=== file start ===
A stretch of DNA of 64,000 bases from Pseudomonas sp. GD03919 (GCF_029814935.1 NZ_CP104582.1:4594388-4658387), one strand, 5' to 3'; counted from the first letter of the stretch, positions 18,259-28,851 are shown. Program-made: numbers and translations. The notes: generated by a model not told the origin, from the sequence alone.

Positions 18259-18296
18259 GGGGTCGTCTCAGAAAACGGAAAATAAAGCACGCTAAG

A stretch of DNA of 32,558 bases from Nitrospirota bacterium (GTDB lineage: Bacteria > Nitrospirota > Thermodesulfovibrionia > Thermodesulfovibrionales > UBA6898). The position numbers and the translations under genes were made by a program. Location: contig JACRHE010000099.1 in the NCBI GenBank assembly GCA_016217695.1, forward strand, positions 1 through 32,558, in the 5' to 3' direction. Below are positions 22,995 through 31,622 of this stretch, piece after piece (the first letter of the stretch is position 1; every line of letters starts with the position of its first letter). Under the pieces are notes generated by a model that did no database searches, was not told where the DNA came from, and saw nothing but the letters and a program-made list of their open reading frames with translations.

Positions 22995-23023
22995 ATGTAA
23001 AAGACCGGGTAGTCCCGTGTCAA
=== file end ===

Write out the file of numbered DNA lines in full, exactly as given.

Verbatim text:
A stretch of DNA of 64,000 bases from Pseudomonas sp. GD03919 (GCF_029814935.1 NZ_CP104582.1:4594388-4658387), one strand, 5' to 3'; counted from the first letter of the stretch, positions 18,259-28,851 are shown. Program-made: numbers and translations. The notes: generated by a model not told the origin, from the sequence alone.

Positions 18259-18296
18259 GGGGTCGTCTCAGAAAACGGAAAATAAAGCACGCTAAG

A stretch of DNA of 32,558 bases from Nitrospirota bacterium (GTDB lineage: Bacteria > Nitrospirota > Thermodesulfovibrionia > Thermodesulfovibrionales > UBA6898). The position numbers and the translations under genes were made by a program. Location: contig JACRHE010000099.1 in the NCBI GenBank assembly GCA_016217695.1, forward strand, positions 1 through 32,558, in the 5' to 3' direction. Below are positions 22,995 through 31,622 of this stretch, piece after piece (the first letter of the stretch is position 1; every line of letters starts with the position of its first letter). Under the pieces are notes generated by a model that did no database searches, was not told where the DNA came from, and saw nothing but the letters and a program-made list of their open reading frames with translations.

Positions 22995-23023
22995 ATGTAA
23001 AAGACCGGGTAGTCCCGTGTCAA